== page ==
LOVE ISTHMUS Dystopia Edition
BATS Theatre, The Heyday Dome, 1 Kent Tce, Wellington
26/10/2018 - 26/10/2018
Welcome… to Love Isthmus – a reality show where the stakes are love, life and death.
The water is getting higher, the isthmus is getting narrower. Success means true love and salvation. Elimination means death. The power is in your hands.
Directed by Christine Brooks and performed by an ensemble cast of NZIF 2018 improvisors.
Christine Brooks (NZ) has been improvising for over 20 years. She has taught, directed and performed improvised theatre around the world. She is a founding member of the New Zealand Improvisation Trust and former Artistic Director of the New Zealand Improv Festival. She is a member of Playshop and No Nombre. The theatre she loves is relationship focused, grounded in honesty and with full commitment, playfulness, silliness and the embracing of happy failure.
The Heyday Dome at BATS Theatre, 1 Kent Terrace, Wellington
Friday, October 26, 2018
Tix $14-20 – Book Now!
Theatre , Improv ,
The beauty of improv highlighted
Review by Bethany Miller 31st Oct 2018
I come into this improv show DIGGING the premise. Since reality TV shows already thrive on their ironic non-realness, any kind of parody feels like the perfect comedic response. And for me, the title Love Isthmus: Dystopia Edition epitomises the ridiculousness of shows such as Love Island actually being about love.
In Love Isthmus: Dystopia Edition, contestants pooled from “the ashes” must find their soul-mate and become the winning couple in order to find salvation in “the cloisters”. Those eliminated are killed immediately.
The audience are ushered ominously into their studio audience block before the show is introduced by Christine Brooks, the glitzy but brutal game host and director/ creator of the show format. We learn that this is one of many seasons and hear from the nervous previous year’s winners. The stakes are thus heightened from the get go, with a Love Island meets Hunger Games feel.
The dystopian terror overshadows some of the reality show romance which I expected would be more prominent. Fear bleeds out of the wide-eyed contestants’ poor “everything’s fine” act. And it is instilled further by both the authoritarian game host and supreme ruler of the Cloisters, two female powerhouses played by Brooks and Clare Kerrison.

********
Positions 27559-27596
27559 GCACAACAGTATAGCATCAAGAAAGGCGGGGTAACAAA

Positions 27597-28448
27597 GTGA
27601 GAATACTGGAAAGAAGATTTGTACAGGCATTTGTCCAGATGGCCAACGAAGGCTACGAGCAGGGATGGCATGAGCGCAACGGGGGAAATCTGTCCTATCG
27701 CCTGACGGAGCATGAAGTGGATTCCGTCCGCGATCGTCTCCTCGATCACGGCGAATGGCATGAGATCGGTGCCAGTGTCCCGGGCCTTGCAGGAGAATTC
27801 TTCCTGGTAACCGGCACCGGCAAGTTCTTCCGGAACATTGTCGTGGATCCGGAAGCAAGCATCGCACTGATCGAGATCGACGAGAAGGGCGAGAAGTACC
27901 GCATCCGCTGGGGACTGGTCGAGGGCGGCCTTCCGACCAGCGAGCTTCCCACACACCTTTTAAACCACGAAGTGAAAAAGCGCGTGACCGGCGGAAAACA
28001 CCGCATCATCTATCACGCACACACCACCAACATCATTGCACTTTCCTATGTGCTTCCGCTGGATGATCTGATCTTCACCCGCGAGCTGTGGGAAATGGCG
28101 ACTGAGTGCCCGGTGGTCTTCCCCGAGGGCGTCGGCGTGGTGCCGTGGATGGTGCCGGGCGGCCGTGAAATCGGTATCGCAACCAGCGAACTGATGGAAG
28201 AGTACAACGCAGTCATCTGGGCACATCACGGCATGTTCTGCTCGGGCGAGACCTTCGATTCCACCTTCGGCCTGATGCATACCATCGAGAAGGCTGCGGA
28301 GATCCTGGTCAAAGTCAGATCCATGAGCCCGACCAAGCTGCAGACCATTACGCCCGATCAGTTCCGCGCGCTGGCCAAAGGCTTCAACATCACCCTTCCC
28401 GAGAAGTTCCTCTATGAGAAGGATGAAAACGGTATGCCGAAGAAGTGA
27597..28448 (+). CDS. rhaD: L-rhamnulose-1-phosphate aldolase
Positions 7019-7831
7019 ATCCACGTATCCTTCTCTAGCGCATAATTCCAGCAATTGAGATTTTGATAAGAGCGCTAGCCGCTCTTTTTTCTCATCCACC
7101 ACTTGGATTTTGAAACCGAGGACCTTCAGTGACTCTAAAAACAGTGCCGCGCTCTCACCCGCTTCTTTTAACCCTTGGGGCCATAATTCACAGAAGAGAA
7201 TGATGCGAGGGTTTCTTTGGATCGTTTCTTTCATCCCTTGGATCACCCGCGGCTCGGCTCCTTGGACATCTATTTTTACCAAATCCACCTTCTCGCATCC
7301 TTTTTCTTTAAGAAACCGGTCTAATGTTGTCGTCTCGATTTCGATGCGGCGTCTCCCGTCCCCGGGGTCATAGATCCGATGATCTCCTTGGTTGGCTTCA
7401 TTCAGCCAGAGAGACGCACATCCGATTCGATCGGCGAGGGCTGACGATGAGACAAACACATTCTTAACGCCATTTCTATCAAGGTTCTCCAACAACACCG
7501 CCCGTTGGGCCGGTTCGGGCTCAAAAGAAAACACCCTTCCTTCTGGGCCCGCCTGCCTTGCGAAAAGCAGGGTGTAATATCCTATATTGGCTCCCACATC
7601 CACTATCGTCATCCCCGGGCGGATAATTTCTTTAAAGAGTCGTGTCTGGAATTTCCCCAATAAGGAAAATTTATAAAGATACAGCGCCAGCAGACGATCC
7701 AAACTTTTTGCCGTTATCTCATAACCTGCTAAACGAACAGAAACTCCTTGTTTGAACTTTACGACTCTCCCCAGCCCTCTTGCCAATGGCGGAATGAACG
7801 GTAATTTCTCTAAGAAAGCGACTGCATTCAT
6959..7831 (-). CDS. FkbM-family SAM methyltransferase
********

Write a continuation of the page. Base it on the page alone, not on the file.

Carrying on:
I want to get invested in juicy relationships, romance, dates and scandal. But there is only so much that can be fitted into a fifty-odd minute improv show with two strong premises, compared to a TV show which draws out every moment and backstory (often painfully) over several episodes.
The audience’s voting job is tricky with little time to invest, but the cast compensate with strong character choices in their introductions and in raising the stakes throughout. For example, at the ‘confession chair’, we learn that one contestant (Isaac Thomas) was responsible for his partner being blind and that another contestant (Luke Rimmelzwaan) needs to survive in order to raise 28 orphans. The fast-paced nature certainly has its own thrill-factor. Nevertheless, I am intrigued by the format’s possibilities as a durational show (like Kickin’ Rad Productions’ improvised soap operas with one episode per hour).
Although the dating side isn’t as prominent as reality TV shows, the constant threats, death and brutal twists have me gasping and screaming increasingly (or cracking up from the comic relief of the silly gun sound effect). This is where the juice comes from. Even my wish for scandal is eventually granted with the opportunity for couples to switch and ditch. And the audience erupts and certain points with hate or adoration, or the ‘exultation’ and ‘heat’ sometimes discussed with theories of wrestling and improv.
The climax is presumably an unexpected break from the format, where the offstage gun sound effect is missed (accidentally?), and the favourite character (Rimmelzwaan) who was meant to have died rushes onstage in a murderous rampage, to the audience chanting “LEO! LEO! LEO! LEO!” – Yet another treasured moment highlighting the beauty of improv, in a festival dubbed ‘The Festival of Moments’.
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